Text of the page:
Why do people act the way they do, and why do some people use drugs, and why do they “need” them? The workshop explains how our chemistry works, and which psychoactive drugs match our pain and calming chemical receptors. At no time in life is the brain more distressed or less able to deal with distress than during adolescence. When you add the adversity that half of our youth face, it is easy to understand shy many seek the immediate relief of outside chemicals, including alcohol and other drugs, as well as medications.
Part of the science is that we are pre-wired by our DNA to respond in automatic ways (fight, flight or freeze) to anything that causes pain or distress, and we are also wired to seek relief. Plus, our DNA pre-wires our temperament to be more sensitive or less sensitive to pain and distress. We are also pre-wired with hundreds of chemicals that operate in “sets”. Some of these sets of chemicals operate automatically from birth, and trigger our automatic fight, flight and freeze behaviors when anything is upsetting or distressful. Then, there is the set of chemicals, which we have access to, but are triggered only when our experience is reassuring and calming. The problem is that unless we live in a calming environment, have calm models, have our needs met — and have learned “stress management habits”, i.e., the experiences that trigger the calming chemicals – – we are at the mercy of our automatic set of fight, flight and freeze chemicals. But the good news is that neuroplasticity means that it is never too late to effect meaningful change.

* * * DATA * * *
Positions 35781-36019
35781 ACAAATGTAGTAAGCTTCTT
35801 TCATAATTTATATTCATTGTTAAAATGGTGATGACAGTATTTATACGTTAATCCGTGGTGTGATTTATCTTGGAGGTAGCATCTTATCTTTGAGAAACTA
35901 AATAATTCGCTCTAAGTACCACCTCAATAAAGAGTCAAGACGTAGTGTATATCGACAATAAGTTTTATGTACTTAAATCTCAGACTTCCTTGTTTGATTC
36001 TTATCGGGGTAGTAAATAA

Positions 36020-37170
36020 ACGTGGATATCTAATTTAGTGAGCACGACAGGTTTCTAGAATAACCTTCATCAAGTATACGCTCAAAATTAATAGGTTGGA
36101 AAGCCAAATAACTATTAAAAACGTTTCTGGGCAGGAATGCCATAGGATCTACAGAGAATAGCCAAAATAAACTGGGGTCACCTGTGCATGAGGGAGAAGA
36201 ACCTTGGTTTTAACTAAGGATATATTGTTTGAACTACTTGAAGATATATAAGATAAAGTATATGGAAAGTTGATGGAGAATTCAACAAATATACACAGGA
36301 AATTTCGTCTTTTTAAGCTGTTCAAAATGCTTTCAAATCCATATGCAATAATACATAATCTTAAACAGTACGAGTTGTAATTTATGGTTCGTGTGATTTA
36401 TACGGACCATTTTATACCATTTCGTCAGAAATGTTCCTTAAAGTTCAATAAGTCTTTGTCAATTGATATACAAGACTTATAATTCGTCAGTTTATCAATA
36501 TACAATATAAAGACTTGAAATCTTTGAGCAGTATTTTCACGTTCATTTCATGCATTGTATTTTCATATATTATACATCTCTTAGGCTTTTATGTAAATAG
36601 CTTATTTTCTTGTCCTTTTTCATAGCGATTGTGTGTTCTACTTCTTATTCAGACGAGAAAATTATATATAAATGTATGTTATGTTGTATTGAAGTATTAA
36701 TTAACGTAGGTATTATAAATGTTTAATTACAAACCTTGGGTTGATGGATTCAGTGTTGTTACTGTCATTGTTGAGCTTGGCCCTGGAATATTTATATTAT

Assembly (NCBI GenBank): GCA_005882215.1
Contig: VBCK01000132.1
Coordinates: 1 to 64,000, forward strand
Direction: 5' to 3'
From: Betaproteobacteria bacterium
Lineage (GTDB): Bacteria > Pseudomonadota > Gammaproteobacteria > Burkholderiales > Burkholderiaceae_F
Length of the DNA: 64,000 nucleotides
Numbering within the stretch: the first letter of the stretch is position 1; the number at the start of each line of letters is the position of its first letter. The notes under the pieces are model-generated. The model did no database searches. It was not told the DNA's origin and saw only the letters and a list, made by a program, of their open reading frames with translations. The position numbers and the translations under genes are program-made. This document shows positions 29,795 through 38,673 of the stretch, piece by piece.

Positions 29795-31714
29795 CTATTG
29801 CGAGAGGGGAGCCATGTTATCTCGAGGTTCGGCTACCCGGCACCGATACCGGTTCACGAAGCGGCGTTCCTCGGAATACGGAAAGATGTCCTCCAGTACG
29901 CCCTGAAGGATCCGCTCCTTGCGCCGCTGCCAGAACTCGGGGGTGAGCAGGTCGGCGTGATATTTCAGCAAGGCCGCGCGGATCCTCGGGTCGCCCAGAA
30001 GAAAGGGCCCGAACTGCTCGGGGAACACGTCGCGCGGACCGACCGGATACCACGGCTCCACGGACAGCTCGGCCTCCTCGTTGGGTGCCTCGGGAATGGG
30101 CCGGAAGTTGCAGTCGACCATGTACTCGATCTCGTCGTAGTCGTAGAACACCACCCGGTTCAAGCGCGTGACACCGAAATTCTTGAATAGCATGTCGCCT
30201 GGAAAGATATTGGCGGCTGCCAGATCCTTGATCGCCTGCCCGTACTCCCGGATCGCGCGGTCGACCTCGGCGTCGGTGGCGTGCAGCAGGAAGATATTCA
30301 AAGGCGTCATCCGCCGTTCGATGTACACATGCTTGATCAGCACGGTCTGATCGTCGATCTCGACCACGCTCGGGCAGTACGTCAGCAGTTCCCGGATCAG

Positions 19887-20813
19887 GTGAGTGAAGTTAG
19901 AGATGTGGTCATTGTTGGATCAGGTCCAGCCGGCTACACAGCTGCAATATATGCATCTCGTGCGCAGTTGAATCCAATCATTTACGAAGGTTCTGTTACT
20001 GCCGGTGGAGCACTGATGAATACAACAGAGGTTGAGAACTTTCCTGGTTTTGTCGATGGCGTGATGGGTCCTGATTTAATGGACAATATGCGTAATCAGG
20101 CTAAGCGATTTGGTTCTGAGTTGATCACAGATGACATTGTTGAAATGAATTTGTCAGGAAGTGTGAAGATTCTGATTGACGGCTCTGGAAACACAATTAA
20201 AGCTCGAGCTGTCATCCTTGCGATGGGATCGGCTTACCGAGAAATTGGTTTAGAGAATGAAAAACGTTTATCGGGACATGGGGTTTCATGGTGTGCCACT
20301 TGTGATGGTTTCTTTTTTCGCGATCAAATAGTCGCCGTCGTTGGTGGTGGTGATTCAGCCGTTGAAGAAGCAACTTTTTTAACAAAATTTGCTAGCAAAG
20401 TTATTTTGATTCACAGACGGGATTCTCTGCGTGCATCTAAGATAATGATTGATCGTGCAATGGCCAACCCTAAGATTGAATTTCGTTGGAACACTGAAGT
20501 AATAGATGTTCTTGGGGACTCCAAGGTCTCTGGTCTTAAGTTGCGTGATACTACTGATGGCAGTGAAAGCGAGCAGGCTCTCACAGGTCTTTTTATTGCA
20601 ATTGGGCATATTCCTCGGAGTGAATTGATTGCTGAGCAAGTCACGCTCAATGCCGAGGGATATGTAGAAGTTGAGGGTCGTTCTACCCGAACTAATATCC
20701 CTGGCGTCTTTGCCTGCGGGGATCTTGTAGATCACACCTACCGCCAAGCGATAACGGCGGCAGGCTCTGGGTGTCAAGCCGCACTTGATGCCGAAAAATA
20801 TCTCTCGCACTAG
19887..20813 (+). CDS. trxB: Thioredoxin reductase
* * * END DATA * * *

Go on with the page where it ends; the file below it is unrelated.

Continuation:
Participants will be able to name/explain/use:
- The set of chemicals that automatically trigger our fight, flight and freeze behaviors
- The set of chemicals that can be released to trigger a calm response
- The single most important skill needed to “flip the switch” from the alarm set of chemicals to the calming set of chemicals
- National Institutes of Health (NIH)
- National Center of Biotechnical Information (NCBI) – longitudinal brain scan study, research on neuroplasticity, mirror neurons, temperament, chemical homeostasis, the vagal nervous system
- The National Research Council (NRC) – Preventing Mental, Emotional, and Behavioral Disorders among Youth, 2009.
Format: PowerPoint, Videos with Q&A
- 1 to 1.5 hrs. (Conferences only)
- 3 hr. Workshop (3.0 hrs. ATOD Specific)